The membership of Sir Ron Dearing's review of higher education is expected to be agreed before Easter.
The main issue confronting Education and Employment Secretary Gillian Shephard, who will formally make the appointments to the group, is whether members should be appointed as individuals or as representatives of groups with an interest in higher education.
The outcome is likely to be a body of around a dozen - the same size as the 1961-63 Robbins committee, widely cited as a precedent. Members are likely to be appointed as individuals, but with attention to ensuring that major interest groups are not left unrepresented.
The range of members is likely to be far broader than that of Robbins, ten of whose 12 members were drawn from education and with only two business representatives. Half of the committee came directly from higher education. The committee's only survivor Lionel Elvin, then director of the Institute of Education, recalls that Lord Robbins, formerly chairman of the court of governors of the London School of Economics, dominated its operations with Sir Philip Morris, then vice chancellor of Bristol University, second in influence. The Committee of Vice Chancellors and Principals hopes that two vice chancellors will be included this time.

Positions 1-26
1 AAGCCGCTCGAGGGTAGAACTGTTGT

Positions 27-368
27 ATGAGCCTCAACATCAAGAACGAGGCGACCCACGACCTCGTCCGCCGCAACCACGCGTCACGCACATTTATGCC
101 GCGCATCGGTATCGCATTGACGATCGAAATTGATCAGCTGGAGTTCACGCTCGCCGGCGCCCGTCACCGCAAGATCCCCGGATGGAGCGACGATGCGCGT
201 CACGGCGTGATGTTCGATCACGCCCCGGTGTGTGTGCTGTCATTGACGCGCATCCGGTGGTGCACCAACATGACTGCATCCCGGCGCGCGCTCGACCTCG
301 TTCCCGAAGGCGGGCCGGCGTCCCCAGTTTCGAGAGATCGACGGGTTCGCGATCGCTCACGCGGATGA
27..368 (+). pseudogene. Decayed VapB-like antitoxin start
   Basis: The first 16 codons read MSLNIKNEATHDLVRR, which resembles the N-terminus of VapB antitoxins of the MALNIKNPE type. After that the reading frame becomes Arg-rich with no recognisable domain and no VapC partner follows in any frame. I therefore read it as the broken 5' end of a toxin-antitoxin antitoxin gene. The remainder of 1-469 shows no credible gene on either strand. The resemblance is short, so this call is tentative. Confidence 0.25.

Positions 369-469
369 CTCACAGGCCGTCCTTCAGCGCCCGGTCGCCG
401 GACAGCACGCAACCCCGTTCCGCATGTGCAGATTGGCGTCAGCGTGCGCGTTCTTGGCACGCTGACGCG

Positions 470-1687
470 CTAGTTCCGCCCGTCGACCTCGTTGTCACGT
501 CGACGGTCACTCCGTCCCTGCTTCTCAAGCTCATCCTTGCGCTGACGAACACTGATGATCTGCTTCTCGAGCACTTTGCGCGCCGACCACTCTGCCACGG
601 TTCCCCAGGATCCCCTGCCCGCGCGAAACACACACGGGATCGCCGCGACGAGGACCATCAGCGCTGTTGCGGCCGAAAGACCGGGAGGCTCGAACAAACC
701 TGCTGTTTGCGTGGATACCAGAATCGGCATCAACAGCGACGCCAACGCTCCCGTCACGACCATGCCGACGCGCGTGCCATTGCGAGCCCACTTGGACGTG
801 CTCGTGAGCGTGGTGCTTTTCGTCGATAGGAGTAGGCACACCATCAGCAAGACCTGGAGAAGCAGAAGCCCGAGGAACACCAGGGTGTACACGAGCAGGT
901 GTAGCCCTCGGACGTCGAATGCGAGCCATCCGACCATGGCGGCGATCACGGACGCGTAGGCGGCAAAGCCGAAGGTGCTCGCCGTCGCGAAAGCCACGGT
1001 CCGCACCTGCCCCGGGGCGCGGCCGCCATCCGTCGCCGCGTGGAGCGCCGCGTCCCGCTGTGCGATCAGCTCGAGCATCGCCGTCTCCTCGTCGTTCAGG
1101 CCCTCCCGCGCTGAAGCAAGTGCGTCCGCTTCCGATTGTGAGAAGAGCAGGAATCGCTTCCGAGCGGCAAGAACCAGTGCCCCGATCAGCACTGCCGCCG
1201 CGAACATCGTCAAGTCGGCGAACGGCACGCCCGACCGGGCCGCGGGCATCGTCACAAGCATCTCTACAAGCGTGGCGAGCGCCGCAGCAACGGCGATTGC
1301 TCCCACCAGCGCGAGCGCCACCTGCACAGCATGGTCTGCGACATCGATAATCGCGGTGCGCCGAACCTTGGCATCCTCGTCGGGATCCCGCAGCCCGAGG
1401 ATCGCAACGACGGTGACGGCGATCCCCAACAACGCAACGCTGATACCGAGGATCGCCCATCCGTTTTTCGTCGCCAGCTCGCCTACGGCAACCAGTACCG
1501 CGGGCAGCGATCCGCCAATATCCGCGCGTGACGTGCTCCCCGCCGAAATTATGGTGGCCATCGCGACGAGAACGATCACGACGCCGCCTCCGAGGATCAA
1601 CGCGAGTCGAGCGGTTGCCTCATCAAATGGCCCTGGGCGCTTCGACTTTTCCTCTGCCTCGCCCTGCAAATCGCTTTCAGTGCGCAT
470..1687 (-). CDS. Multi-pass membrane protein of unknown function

* Olga Wojtas writes, Michael Forsyth, Secretary of State for Scotland, has said that the review could include a separate committee on Scotland.
Mr Forsyth is seeking views on how the inquiry should take account of the distinctiveness of Scottish higher education. He has asked "relevant interests" in Scotland to comment on the composition and terms of reference of the committee by March 19.
"Scotland has a well-established tradition of higher education which makes a vital contribution to the United Kingdom," he said. "We must ensure that this is taken fully into account in the review. A committee to take account of the distinctive features of higher education in Scotland is one possible route."
John Arbuthnott, convener of the Committee of Scottish Higher Education Principals, said it would favour a subcommittee to investigate the role higher education institutions played in Scotland's economic, cultural and social life.